Johannesburg - Officials from the World Health Organisation (WHO) have said some medications are showing promise for the treatment of the coronavirus, but more research is needed.
“There is some preliminary data from non-randomised studies, observational studies, that indicate some drugs and some drug cocktails may have an impact,” Mike Ryan, the executive director of WHO’s health emergencies programme, said during a press briefing held at the agency’s headquarters on Monday.
The coronavirus currently causing mayhem worldwide is a new strain, with limited available knowledge on effective treatment.
However, since the virus was first detected in Wuhan, China, last year, researchers have been experimenting with drugs deemed potentially effective.
“Some of those drugs may impact the length of disease, some may impact the severity of disease, and the dosages of those drugs when they’re given to what patient at what stage of the disease has not been standardised,” Ryan said.
“We have never had a comparison group where we’ve had a randomised approach to treatment with the drug or non treatment with the drug,” he said.
The organisation said world health officials are testing four of the most promising drugs to fight Covid-19, including chloroquine and hydroxychloroquine, which are anti-malarial medications.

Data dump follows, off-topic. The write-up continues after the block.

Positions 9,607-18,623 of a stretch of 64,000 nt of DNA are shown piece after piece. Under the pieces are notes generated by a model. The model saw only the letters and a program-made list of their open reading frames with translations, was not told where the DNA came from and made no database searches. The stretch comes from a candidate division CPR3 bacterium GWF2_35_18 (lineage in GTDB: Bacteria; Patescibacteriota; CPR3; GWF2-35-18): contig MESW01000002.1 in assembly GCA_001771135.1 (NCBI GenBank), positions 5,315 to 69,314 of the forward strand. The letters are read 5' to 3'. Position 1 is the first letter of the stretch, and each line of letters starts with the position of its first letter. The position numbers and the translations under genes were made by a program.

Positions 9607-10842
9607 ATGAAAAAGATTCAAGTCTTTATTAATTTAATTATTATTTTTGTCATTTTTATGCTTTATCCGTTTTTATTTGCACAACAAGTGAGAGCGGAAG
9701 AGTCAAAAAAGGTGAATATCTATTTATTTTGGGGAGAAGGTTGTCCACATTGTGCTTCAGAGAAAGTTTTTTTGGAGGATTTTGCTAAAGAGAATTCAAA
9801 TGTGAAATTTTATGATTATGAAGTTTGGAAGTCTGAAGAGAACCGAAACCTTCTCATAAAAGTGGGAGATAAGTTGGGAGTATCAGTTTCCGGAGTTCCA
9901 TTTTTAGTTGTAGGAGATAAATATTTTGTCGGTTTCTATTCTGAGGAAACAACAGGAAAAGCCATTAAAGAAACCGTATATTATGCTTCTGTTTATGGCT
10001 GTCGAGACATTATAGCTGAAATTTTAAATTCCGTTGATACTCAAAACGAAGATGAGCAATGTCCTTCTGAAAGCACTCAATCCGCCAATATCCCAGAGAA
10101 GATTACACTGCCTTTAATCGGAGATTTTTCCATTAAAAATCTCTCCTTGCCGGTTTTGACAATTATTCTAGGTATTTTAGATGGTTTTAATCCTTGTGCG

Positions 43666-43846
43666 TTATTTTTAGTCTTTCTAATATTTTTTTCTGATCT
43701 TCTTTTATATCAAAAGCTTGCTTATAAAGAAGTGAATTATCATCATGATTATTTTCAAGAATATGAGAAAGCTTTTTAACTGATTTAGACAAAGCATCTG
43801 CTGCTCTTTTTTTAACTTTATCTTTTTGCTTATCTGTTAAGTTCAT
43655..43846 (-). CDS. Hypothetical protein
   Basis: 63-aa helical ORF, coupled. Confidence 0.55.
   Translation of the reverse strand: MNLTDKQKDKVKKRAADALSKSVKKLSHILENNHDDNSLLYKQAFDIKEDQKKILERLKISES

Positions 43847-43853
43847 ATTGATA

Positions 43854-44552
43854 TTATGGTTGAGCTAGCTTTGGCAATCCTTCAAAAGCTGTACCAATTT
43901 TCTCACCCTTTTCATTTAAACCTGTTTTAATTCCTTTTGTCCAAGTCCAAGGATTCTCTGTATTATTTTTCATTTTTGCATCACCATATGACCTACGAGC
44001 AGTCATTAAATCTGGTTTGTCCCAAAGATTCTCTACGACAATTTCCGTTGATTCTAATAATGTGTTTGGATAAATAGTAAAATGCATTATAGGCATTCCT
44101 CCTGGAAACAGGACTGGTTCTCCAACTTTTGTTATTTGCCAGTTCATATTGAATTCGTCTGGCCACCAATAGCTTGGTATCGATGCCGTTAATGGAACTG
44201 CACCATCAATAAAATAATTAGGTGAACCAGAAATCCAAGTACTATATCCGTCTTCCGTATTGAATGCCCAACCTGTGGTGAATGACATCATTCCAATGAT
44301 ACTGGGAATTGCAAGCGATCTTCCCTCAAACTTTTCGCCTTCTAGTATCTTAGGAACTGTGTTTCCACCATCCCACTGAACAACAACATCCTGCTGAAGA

The head of WHO’s emerging disease and zoonosis unit, Maria Van Kerkhove, said that ongoing trials of chloroquine and other drugs were small in size, making it difficult to draw conclusions.
“That is why it is very important that we have these larger trials ... to be able to have enough cases to get an answer as to which drugs work,” she said.
WHO director-general Tedros Adhanom Ghebreyesus said the organisation understood that many countries had implemented measures that restricted the movement of people in an attempt to stop the virus from spreading, and that governments must make sure citizen's needs were taken care of.
"Governments need to ensure the welfare of people who have lost their income and are in desperate need of food, sanitation and other essential services…. In addition, WHO is working intensively with several partners to massively increase access to life-saving products, including diagnostics, personal protective equipment, medical oxygen, ventilators and more,” Tedros said.